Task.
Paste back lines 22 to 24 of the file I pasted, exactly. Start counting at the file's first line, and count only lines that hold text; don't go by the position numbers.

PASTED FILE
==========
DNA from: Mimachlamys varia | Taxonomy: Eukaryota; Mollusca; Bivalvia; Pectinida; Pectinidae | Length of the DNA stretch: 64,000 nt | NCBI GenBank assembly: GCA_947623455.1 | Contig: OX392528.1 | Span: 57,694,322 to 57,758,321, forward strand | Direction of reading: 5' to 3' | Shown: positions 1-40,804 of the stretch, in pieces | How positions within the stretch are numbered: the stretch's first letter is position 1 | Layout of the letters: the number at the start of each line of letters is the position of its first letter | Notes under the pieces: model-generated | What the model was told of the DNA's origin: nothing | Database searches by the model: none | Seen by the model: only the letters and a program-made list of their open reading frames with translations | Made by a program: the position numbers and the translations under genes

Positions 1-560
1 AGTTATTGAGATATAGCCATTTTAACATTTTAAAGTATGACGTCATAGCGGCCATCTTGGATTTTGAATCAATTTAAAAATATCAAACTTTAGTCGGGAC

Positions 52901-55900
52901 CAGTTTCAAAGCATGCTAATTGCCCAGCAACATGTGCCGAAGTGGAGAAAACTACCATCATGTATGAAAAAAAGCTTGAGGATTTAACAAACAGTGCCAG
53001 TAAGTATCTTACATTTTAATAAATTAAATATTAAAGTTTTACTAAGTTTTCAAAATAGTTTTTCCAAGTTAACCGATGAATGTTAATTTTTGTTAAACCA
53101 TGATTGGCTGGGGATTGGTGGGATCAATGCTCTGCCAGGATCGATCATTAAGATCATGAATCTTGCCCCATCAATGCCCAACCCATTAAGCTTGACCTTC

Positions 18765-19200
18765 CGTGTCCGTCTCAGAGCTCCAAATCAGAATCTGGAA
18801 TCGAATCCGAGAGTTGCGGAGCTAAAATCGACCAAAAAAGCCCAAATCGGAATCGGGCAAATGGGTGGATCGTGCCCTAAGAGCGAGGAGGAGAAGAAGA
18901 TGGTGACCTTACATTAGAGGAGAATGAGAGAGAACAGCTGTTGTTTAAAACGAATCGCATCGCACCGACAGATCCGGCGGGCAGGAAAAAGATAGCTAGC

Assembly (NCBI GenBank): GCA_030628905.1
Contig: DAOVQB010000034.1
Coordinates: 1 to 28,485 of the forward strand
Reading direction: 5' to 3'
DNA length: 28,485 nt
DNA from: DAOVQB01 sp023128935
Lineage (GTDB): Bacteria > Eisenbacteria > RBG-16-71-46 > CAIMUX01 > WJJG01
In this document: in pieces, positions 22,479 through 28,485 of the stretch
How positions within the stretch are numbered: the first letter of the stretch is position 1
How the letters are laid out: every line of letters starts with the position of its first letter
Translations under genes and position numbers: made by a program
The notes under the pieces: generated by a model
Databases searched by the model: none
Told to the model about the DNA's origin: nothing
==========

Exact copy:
Translations under genes and position numbers: made by a program
The notes under the pieces: generated by a model
Databases searched by the model: none